Editor who told women: work hard, look good and enjoy sex
HELEN GURLEY BROWN:HELEN GURLEY Brown's bestselling book Sex and the Single Girl in 1962 made public (and also, perhaps, made possible) a major change in American mores: the admissibility of female sexual experience and experiment before, or even without, marriage.
Brown, who has died aged 90, spent the rest of her life, 32 years of it as editor of Cosmopolitan magazine, disseminating her beliefs.
After she published her memoirs, I'm Wild Again, in 2000, she toured America clad in scarlet promoting it as the indiscretions of the original Cosmopolitan girl.
One reviewer, David Plotz, was shocked not by the dirt the book claimed to dish, but by its real secret - that the key to her success was not sex, but work. It was the "autobiography of a puritan", he wrote.
She had scrabbled out of disadvantage in Green Forest, Arkansas. Her father died in an elevator accident when she was 10, leaving only enough insurance to save the family from welfare.
Her mother slumped into depression and soon afterwards her sister contracted polio. They relied on Helen for support.
She, being "very competitive in a quiet, deadly way", typed her way up and out.
The "mouseburger from the Ozarks" - as she described herself - reached Los Angeles in the 1940s as a whizzbang executive secretary in a firm of Hollywood lawyers, where her boss told her the rich and famous could marry anyone they wanted: "It will not be you - they want sensuous and sexy girls: you are not pretty enough."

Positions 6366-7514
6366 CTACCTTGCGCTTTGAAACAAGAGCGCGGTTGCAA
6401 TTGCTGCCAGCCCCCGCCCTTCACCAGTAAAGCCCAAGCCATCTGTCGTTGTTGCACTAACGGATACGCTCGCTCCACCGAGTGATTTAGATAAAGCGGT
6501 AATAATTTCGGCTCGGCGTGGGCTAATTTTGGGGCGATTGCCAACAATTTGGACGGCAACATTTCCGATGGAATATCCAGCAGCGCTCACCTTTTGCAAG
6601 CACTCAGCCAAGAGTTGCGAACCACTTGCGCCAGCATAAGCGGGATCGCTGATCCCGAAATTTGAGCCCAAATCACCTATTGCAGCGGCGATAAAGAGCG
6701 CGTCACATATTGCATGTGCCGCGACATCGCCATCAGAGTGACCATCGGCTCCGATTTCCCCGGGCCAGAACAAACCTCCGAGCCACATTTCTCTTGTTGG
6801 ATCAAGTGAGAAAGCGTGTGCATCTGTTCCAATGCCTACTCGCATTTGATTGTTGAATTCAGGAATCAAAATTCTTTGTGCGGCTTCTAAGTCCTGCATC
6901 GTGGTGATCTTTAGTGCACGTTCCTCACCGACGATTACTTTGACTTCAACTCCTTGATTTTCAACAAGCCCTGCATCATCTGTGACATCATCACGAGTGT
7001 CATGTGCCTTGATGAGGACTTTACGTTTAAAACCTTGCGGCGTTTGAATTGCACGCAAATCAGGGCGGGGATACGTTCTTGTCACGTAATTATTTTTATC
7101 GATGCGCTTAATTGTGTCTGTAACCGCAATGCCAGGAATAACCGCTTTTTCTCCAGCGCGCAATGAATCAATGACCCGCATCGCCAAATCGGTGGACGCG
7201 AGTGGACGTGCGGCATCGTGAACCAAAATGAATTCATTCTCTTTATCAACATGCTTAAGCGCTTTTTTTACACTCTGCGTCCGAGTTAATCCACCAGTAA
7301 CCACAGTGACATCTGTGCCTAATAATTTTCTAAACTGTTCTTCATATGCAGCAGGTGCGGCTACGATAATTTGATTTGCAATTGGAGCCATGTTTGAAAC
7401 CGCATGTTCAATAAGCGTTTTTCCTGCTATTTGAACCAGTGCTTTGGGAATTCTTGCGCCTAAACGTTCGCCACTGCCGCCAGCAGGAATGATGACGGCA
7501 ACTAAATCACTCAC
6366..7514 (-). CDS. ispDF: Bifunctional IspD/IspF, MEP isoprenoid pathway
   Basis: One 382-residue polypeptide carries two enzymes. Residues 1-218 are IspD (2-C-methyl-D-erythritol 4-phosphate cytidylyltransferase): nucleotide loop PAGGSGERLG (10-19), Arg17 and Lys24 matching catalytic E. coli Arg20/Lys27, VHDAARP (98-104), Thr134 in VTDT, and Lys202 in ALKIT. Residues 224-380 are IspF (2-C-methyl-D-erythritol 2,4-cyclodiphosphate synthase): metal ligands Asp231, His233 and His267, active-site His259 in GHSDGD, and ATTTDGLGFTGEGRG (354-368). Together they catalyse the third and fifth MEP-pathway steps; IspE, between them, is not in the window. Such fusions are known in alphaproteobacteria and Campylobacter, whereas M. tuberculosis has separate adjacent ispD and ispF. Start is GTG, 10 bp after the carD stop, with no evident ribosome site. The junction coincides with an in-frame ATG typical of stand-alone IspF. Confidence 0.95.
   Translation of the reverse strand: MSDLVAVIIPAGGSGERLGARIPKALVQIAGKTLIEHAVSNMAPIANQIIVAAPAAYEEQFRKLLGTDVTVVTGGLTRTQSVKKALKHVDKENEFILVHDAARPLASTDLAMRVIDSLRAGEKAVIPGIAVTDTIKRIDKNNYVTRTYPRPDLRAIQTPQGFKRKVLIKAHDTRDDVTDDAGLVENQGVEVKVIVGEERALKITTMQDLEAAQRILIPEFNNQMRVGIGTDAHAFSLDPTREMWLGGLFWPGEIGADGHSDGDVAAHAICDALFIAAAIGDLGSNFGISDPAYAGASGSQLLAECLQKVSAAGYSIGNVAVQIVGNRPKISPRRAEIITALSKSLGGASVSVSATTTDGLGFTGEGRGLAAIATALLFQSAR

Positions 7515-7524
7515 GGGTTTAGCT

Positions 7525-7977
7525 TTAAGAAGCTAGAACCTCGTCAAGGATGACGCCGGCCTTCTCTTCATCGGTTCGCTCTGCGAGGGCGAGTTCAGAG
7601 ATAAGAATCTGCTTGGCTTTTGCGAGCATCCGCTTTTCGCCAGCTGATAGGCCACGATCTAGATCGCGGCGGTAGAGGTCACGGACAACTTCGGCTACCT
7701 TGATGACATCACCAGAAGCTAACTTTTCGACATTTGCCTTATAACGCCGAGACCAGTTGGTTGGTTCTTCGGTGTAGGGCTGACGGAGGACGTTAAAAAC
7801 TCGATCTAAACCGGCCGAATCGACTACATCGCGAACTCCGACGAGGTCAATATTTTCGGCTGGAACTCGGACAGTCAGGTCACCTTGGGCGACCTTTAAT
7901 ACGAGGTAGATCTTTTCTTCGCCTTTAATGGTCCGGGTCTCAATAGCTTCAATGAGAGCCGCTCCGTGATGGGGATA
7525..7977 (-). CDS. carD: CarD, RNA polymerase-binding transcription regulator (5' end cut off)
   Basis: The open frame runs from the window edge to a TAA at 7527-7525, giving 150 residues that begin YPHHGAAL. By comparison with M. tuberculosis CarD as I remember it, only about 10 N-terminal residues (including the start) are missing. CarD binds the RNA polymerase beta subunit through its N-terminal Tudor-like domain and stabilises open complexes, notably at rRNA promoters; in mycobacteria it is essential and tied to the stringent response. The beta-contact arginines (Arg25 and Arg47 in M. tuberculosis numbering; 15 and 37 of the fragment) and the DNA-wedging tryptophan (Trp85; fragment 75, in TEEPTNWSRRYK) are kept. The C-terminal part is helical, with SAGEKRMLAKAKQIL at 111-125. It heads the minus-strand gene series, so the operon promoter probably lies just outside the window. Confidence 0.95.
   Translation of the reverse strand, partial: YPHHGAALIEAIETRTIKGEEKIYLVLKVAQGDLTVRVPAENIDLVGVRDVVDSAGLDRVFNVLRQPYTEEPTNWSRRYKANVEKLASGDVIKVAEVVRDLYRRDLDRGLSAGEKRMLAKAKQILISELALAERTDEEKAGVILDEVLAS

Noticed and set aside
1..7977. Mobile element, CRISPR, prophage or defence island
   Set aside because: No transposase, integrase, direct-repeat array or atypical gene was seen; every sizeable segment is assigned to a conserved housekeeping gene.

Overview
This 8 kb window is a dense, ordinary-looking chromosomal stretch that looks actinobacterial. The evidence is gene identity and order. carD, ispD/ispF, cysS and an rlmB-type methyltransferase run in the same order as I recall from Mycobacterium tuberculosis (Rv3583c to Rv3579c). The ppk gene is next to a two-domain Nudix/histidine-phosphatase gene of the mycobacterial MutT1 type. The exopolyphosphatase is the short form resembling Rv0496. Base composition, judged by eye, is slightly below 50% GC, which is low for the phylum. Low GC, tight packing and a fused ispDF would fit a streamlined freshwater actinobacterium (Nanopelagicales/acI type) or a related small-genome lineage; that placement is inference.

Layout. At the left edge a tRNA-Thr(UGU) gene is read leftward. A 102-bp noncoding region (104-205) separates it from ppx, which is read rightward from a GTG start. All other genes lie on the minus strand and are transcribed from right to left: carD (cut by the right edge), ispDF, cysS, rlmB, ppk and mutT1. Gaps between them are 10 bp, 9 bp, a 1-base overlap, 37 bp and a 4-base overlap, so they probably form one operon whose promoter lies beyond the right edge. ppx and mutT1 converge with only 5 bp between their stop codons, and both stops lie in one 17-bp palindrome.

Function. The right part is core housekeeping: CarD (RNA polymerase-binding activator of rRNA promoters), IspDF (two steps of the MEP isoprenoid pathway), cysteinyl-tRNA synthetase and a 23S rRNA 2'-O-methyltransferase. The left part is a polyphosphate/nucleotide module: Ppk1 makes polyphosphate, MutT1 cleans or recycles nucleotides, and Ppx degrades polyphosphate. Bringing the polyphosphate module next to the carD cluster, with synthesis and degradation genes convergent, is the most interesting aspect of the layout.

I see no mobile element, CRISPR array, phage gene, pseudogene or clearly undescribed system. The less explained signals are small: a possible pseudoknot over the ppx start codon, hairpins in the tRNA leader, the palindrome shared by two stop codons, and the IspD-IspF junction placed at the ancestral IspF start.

However, at about that time Brown realised her talent for short, snappy sentences, and got her break as a copywriter with the advertising agency Foote, Cone & Belding. She rose to be their highest-paid sloganeer before transferring to Kenyon & Eckhardt as account executive in 1958.
In these positions she had an exceptional overview of the US female labour pool in transition during the 1950s, and understood that the workplace, usually the office, was where the young met likely marital partners; these women spent much of their earnings on their appearance, and some of their time on self-improvement, not to advance a career, but to claim a classier mate.
She married the Hollywood producer David Brown in 1959. ("Marry me or it's over" was her ultimatum to him.) She always described the match as the payoff on her efforts: "He was the man I had worked all those years to deserve. I had earned him."
It was his suggestion that she should write a book based on her prolonged bachelorette days.
The result was Sex and the Single Girl, with its bold proposition that unmarried females had sex, and liked it. "This was very astounding news in 1962," wrote the US feminist Barbara Ehrenreich.
Brown became a liberator, a sensation and a rich woman, after the sale of film rights, a syndicated advice column and a 1964 sequel Sex and the Office. (She later felt that it would have been fair if the Sex and the City phenomenon had acknowledged her - perhaps with a cut of the profits.)
Brown was the only choice for editor-in-chief of the monthly magazine Cosmopolitan, appointed in 1965. She gutted it of worthiness and reinvented it.
In it, she counselled fresh mouseburgers, "23-year-olds with their noses pressed up against the glass", on how to rise from the typing pool to personal assistant: arrive on time, fake confidence, stay late, don't blow your pay on fun.